Overland Stage Line way-bill dated 1865
Partial text: "For carrying the GREAT Through Mails,
From the ATLANTIC to the Pacific States.
Ben Holladay, Proprietor."
It is said by some that if it weren't for Ben Holladay, Northern Colorado, and certainly Virginia Dale wouldn't exist as it does today. Ben, born in 1824 in a log cabin in the Kentucky Hills, was exposed to the ways of managing wagon trains at an early age, accompanying his father leading wagon trains through the Cumberland Gap.
By 1849, when the great rush across the plains had begun, Holladay was already an astute businessman, owning wagon trains, an interest in a gold mine in the California Sierras, a fleet of steam boats on the Sacramento River, among other things.
In 1862 he bought the almost defunct Overland Mail Express. As the new owner of the Overland, Holladay had his work cut out for him. Most of the hundreds of horses were worn out, and the wagons and coaches showed signs of wear. He began to buy the finest horses and new Concord coaches. He replaced many of the old stations, installing competent managers and cooks, at a reported cost of over $2,000,000.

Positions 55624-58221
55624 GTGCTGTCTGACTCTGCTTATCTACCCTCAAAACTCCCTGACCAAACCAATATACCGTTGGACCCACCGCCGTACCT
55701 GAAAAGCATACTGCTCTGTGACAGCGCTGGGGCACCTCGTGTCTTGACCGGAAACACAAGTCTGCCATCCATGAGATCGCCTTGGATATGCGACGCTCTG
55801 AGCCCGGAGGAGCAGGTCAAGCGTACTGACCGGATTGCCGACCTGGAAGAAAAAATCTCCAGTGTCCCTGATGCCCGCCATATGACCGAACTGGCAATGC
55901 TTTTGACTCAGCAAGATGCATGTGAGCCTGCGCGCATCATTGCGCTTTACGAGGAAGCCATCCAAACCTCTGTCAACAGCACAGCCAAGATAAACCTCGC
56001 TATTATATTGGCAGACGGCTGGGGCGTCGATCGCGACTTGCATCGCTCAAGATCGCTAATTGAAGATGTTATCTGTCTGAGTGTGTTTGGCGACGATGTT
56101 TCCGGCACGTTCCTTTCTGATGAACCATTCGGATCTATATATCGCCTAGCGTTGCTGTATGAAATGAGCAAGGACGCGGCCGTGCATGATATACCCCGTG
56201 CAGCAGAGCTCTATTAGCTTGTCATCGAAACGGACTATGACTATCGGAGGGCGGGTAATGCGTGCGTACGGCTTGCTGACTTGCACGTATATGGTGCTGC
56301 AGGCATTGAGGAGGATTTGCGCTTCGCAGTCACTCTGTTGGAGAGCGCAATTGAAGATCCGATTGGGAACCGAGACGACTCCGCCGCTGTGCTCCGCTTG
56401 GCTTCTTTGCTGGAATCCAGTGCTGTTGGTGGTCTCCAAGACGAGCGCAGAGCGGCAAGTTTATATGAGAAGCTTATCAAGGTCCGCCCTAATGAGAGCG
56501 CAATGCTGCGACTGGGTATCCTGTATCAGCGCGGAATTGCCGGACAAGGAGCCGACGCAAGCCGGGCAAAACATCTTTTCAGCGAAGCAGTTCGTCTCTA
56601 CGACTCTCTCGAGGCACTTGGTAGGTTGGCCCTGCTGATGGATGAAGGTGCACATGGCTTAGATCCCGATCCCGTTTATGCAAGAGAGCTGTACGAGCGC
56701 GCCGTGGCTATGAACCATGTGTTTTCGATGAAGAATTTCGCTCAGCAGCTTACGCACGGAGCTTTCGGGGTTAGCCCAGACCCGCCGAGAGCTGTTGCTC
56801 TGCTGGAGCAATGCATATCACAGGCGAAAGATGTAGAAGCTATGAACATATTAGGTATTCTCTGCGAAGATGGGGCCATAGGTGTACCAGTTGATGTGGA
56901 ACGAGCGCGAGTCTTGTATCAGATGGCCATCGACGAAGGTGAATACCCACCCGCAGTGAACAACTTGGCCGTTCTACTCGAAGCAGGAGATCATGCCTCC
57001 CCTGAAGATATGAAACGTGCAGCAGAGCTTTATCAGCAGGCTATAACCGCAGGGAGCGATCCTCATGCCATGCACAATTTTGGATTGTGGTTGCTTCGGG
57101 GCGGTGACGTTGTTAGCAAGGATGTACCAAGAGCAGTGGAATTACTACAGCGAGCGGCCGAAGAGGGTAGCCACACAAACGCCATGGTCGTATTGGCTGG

Because of Indian troubles along the Oregon Trail, and the need to deliver mail to the growing community of Denver, located near Cherry Creek, Ben established the new "Overland Trail." Unfortunately, Ben didn't immediately carry out his promises for mail delivery to Denver. The mail destined for Denver was still being brought around Cape Horn, and transported overland from California for several months after Ben obtained the mail contract from the government. But with approval from the US Government, Holladay's coaches were rolling over the new route by mid-summer 1862, and mail was soon being delivered to Denver, but only about three times a week, which caused the people of Denver to be less than satisfied with the Overland Mail.
By the spring of 1864 Holladay had acquired almost a complete monopoly of the stage, mail, and freighting buisiness between the Misssouri River and Salt Lake City. Being the boss of 2670 miles of stagelines, he was the biggest individual employer in the United States.
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